Although asymptomatic diverticulosis is commonly attributed to constipation caused by a low-fiber diet, the already limited evidence of this relationship received no support from a cross-sectional, colonoscopy-based study involving 539 persons with diverticulosis and 1,569 without.1
Colonoscopy results and assessment of diet, physical activity and bowel habits revealed no association between constipation and an increased risk of diverticulosis.
In fact, participants who had less frequent bowel movements (fewer than seven per week) had reduced odds of diverticulosis compared with persons who had regular bowel movements (seven per week). Individuals who reported hard stools also had reduced odds of diverticulosis.
Investigators also found no association between the development of diverticulosis and straining during bowel movements or having incomplete bowel movements. Finally, the researchers found no connection between dietary fiber intake and divertuculosis when comparing the highest quartile of such intake (mean 25 g/day) with the lowest (mean 8 g/day).
In a statement announcing the publication of the study, the American Gastroenterological Association asserted that diverticulosis is increasing in frequency, affecting the majority of those who reach age 80 years. In this condition, small pouches, or sacs, known as diverticula form and push outward through weak spots in the colon wall.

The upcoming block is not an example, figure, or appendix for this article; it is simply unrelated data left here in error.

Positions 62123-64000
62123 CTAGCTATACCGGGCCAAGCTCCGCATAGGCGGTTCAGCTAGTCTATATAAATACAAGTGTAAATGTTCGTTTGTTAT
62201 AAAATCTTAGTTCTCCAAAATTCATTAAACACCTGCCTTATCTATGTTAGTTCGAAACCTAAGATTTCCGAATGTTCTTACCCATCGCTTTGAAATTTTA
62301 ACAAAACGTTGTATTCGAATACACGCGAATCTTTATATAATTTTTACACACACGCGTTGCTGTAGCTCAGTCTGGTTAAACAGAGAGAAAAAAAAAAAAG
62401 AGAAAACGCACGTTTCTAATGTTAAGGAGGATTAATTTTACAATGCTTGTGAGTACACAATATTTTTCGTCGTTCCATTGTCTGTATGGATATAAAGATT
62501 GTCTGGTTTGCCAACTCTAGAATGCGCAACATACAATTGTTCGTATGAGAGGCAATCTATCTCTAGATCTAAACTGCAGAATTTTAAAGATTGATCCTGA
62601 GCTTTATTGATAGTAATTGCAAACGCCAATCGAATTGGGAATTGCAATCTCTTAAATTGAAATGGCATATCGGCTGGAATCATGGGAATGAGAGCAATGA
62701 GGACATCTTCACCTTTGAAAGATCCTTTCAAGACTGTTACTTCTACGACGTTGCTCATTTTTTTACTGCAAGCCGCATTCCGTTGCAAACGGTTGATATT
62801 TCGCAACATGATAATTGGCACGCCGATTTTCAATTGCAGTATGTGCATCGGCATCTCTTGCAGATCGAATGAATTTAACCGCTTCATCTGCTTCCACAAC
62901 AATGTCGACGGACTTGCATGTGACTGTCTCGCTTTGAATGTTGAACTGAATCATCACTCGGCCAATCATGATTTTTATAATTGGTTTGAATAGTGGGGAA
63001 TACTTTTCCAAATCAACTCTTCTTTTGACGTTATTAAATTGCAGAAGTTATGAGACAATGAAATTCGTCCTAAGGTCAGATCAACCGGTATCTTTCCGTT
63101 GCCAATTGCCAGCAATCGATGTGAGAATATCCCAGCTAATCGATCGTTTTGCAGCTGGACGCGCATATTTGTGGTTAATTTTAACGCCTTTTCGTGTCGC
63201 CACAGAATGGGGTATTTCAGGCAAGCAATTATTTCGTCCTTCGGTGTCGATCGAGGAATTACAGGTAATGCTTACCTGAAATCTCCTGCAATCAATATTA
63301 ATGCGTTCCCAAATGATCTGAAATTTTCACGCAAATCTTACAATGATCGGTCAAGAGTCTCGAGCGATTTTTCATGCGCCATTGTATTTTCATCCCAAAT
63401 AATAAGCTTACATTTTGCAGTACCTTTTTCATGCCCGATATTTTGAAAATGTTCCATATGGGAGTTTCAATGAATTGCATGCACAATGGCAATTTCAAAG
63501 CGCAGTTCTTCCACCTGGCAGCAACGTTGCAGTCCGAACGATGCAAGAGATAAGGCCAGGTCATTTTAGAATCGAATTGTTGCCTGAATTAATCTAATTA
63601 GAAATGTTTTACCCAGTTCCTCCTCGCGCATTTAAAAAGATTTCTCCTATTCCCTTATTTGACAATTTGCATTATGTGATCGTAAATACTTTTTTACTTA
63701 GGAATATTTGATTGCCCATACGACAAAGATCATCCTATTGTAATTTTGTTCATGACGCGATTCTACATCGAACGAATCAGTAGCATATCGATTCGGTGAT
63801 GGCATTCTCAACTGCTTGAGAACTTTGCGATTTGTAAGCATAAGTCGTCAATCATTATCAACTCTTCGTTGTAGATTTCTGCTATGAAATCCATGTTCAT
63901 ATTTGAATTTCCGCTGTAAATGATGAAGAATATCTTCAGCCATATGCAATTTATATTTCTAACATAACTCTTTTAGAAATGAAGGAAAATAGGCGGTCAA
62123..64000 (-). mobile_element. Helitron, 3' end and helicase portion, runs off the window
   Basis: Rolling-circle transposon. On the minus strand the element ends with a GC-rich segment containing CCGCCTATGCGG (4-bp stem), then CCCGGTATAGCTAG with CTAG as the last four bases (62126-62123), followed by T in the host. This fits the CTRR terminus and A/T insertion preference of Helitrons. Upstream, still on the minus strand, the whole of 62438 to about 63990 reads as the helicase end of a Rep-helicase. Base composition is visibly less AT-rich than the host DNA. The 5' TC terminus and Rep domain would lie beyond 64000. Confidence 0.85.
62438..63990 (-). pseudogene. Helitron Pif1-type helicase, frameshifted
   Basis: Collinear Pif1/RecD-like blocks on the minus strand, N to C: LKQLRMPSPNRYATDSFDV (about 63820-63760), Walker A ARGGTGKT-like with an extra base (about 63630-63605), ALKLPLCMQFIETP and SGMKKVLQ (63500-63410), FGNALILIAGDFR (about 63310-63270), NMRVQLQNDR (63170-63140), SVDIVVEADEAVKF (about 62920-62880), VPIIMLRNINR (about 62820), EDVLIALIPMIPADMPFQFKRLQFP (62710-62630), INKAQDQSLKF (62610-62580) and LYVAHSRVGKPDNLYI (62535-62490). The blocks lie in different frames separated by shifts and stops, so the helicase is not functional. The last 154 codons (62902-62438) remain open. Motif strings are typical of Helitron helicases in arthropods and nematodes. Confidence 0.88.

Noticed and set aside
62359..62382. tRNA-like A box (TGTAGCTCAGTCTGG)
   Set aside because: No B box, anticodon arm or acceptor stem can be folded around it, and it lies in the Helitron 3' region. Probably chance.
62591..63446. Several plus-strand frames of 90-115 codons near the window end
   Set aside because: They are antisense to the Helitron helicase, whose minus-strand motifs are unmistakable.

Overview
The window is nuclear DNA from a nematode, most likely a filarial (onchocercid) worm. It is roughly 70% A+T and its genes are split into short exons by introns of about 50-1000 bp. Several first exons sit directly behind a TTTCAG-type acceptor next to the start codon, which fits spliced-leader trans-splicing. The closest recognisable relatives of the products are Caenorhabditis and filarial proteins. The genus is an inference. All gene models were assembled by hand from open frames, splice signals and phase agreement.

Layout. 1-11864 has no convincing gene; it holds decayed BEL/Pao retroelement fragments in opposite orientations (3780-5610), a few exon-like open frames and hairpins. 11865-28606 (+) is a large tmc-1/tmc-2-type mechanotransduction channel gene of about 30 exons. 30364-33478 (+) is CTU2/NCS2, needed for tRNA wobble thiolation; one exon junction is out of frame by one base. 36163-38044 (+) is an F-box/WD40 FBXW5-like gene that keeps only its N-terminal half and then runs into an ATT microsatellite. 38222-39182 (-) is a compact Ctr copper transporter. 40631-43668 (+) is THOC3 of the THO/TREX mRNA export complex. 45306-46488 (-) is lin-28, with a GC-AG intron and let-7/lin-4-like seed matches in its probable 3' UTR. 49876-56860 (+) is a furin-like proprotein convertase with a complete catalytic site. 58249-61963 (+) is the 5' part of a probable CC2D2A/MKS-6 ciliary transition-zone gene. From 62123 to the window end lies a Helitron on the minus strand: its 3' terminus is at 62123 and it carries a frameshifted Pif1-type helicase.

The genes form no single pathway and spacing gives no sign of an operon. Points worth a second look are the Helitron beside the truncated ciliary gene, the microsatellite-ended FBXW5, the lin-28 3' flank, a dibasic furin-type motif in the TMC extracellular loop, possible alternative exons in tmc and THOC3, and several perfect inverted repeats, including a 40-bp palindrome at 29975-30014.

Diverticular bleeding occurs when a small blood vessel within the wall of a diverticulum bursts, and diverticulitis develops when diverticula become inflamed and infected.
Another study published in the same issue determined that only about 4% of persons with diverticulosis develop acute diverticulitis, contradicting the common belief that diverticulosis has a high rate of progression. 2
- Peery AF et al. Clin Gastroenterol Hepatol. 2013;11(12):1622-1627.
- Shahedi K et al. Clin Gastroenterol Hepatol. 2013;11(12):1609-1613.